All it took was a hot streak for the icy Pliskova to catch fire.
“I wasn’t feeling bad at other Grand Slams, any of them,” she said after breaking into the second week for the first time on Saturday. “But just somehow the game on the court wasn’t the way I wanted it to be. I was just a little bit tight, I wasn’t playing my tennis, wasn’t aggressive enough. If I’m not playing my game, I cannot beat those players like this. I cannot be the one who is running.”
It’s been quite a run all the same for the precise Czech powerhouse, who got on a roll after winning the Western & Southern Open, knocking out the year’s first two Grand Slam champions in Angelique Kerber and Garbiñe Muguruza en route, and keeping the former from hitting No.1 in the final.
“I took a lot from that week,” she said of her Cincinnati title, the biggest thus far in her career. “I’m really happy that I took it here with me in New York, and it’s paying off even here. I’m still continuing to do the same things as I did before. I was struggling a little bit with my game on the Grand Slams. I knew I can play big tennis and good matches, but I couldn’t put it in the Grand Slams. I felt little bit pressure on myself.
“So I’m happy that right now it’s all paid off and I finally found my game.”
This pressure-free Pliskova has been unbeatable through 11 matches, even as she found herself down match point to No.6 seed Venus Williams.
“Once I beat Venus here I knew I’m playing good tennis and I have a chance to beat anyone in the tournament. I was ready for anything.”
She was indeed ready for an even bigger moment on Thursday night, taking on World No.1 Serena Williams, Venus’ sister, for a spot in her first Grand Slam final.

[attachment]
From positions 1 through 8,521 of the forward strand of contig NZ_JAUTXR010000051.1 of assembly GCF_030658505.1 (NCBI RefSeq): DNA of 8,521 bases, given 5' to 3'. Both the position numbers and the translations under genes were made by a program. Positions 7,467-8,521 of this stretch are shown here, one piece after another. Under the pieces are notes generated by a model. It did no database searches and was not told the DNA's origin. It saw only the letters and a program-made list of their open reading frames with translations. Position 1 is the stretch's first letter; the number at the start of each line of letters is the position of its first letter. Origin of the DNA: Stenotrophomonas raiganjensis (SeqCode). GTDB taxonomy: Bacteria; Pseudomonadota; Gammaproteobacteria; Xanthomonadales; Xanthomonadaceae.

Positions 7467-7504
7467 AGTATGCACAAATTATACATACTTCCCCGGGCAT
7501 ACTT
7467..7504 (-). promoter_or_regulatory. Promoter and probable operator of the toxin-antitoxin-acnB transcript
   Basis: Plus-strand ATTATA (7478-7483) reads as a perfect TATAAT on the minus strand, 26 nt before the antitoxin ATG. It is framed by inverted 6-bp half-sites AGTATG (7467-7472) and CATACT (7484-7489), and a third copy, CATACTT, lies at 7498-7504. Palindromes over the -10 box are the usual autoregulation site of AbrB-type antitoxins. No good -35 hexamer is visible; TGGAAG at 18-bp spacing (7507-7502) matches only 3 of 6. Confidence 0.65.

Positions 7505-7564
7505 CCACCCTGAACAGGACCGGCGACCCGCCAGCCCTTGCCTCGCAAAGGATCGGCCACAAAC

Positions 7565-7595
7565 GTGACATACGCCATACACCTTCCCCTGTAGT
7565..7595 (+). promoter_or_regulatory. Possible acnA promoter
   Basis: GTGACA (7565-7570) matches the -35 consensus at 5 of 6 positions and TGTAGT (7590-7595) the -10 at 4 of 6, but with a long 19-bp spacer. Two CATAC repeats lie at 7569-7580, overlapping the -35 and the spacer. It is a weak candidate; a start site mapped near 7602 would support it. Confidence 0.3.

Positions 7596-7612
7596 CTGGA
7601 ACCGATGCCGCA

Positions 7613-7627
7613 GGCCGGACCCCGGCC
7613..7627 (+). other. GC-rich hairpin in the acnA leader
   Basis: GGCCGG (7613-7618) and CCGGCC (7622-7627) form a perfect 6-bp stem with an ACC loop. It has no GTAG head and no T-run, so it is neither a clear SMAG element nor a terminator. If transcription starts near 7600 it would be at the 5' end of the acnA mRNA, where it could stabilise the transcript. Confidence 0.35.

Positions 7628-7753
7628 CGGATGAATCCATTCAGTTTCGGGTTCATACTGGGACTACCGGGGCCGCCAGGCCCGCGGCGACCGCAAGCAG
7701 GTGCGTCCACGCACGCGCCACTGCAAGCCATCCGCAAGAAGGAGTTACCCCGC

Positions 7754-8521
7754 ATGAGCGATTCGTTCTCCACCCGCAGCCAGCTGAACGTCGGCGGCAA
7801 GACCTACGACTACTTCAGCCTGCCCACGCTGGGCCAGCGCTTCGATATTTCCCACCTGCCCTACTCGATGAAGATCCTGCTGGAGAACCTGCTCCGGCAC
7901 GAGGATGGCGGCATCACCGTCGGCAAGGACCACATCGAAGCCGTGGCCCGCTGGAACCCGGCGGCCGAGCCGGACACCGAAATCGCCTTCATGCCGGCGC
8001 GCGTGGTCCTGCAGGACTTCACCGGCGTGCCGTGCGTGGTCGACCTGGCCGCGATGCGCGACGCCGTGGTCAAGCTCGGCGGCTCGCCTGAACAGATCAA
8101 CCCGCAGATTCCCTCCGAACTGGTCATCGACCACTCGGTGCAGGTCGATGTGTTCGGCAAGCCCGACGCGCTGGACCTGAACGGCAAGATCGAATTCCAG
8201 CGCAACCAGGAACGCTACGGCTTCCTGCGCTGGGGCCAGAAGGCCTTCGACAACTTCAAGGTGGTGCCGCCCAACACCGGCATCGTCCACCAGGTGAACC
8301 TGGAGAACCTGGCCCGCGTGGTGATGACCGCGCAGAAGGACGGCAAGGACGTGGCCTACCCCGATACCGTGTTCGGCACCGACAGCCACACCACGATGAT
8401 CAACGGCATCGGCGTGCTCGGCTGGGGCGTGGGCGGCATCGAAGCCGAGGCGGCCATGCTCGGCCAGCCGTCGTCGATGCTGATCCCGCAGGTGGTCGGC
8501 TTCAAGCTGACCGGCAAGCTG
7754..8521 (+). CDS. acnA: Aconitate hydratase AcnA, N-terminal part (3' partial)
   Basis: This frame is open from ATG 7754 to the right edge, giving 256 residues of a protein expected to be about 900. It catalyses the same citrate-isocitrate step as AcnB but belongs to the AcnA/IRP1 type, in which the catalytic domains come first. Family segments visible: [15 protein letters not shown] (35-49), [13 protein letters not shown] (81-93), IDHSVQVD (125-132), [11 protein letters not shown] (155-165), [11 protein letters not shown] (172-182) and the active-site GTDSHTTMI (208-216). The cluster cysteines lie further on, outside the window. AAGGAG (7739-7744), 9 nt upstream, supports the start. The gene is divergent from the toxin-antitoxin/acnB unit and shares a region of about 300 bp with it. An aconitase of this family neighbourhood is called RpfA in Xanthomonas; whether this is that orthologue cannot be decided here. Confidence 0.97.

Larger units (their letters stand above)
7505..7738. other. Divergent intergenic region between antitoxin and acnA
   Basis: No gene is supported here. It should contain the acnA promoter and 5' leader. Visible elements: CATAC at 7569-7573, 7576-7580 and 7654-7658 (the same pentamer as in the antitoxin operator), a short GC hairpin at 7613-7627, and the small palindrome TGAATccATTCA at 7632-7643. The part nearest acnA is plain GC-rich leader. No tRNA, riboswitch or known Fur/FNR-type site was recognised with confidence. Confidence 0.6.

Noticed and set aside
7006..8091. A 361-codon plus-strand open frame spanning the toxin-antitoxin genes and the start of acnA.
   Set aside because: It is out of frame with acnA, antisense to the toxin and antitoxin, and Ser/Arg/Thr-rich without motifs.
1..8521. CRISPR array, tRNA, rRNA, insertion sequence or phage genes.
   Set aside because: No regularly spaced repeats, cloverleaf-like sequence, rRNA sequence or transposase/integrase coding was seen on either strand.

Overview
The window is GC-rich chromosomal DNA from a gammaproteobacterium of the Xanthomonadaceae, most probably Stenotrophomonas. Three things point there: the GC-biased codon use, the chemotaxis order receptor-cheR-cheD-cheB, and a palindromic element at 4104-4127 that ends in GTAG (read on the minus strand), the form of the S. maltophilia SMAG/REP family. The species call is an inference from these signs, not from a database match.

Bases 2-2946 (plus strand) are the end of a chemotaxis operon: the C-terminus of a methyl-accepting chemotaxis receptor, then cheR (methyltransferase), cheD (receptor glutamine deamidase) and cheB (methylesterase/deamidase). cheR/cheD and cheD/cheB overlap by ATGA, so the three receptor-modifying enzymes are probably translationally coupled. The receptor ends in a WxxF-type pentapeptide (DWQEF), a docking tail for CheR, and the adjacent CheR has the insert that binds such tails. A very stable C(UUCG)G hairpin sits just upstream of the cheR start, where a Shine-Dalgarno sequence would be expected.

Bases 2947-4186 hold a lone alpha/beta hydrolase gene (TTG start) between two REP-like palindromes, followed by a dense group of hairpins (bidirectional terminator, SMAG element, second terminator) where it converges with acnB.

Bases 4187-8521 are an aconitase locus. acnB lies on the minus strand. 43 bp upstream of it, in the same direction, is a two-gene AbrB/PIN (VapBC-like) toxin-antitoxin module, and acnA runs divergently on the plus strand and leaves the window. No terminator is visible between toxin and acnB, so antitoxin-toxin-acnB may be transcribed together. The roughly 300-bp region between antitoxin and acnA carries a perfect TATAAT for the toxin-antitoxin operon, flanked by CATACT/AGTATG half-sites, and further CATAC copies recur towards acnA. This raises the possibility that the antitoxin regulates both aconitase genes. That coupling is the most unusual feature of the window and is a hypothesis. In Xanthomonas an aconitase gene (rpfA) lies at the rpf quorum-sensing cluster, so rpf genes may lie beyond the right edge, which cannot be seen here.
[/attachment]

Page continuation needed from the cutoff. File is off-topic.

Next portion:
“She’s World No.1, so it’s always tough to beat someone like this. She’s never giving up. Even if she’s losing, not playing her best, it’s always tough to beat girls like this.
“I was pretty calm today. Before the match I felt a little bit like pressure, nervous. But when I step on the court I didn’t feel anything. I just, you know, wanted to win, actually. Not just enjoy, but to win.”
It’s that attitude Pliskova will take into Saturday’s final against Kerber, not one of a young woman happy to have already earned a career-best result, but one of an athlete with the experience and confidence from three weeks of well-earned momentum, who knows she can climb higher.
“We played a lot of times. I lost to her; I won. So I will be ready for anything. That’s a final of a Grand Slam, so anything is possible. Of course, there will probably nerves from both sides. We both have a good chance to win.
“But I will just do anything to win the title here.”
All photos courtesy of Getty Images.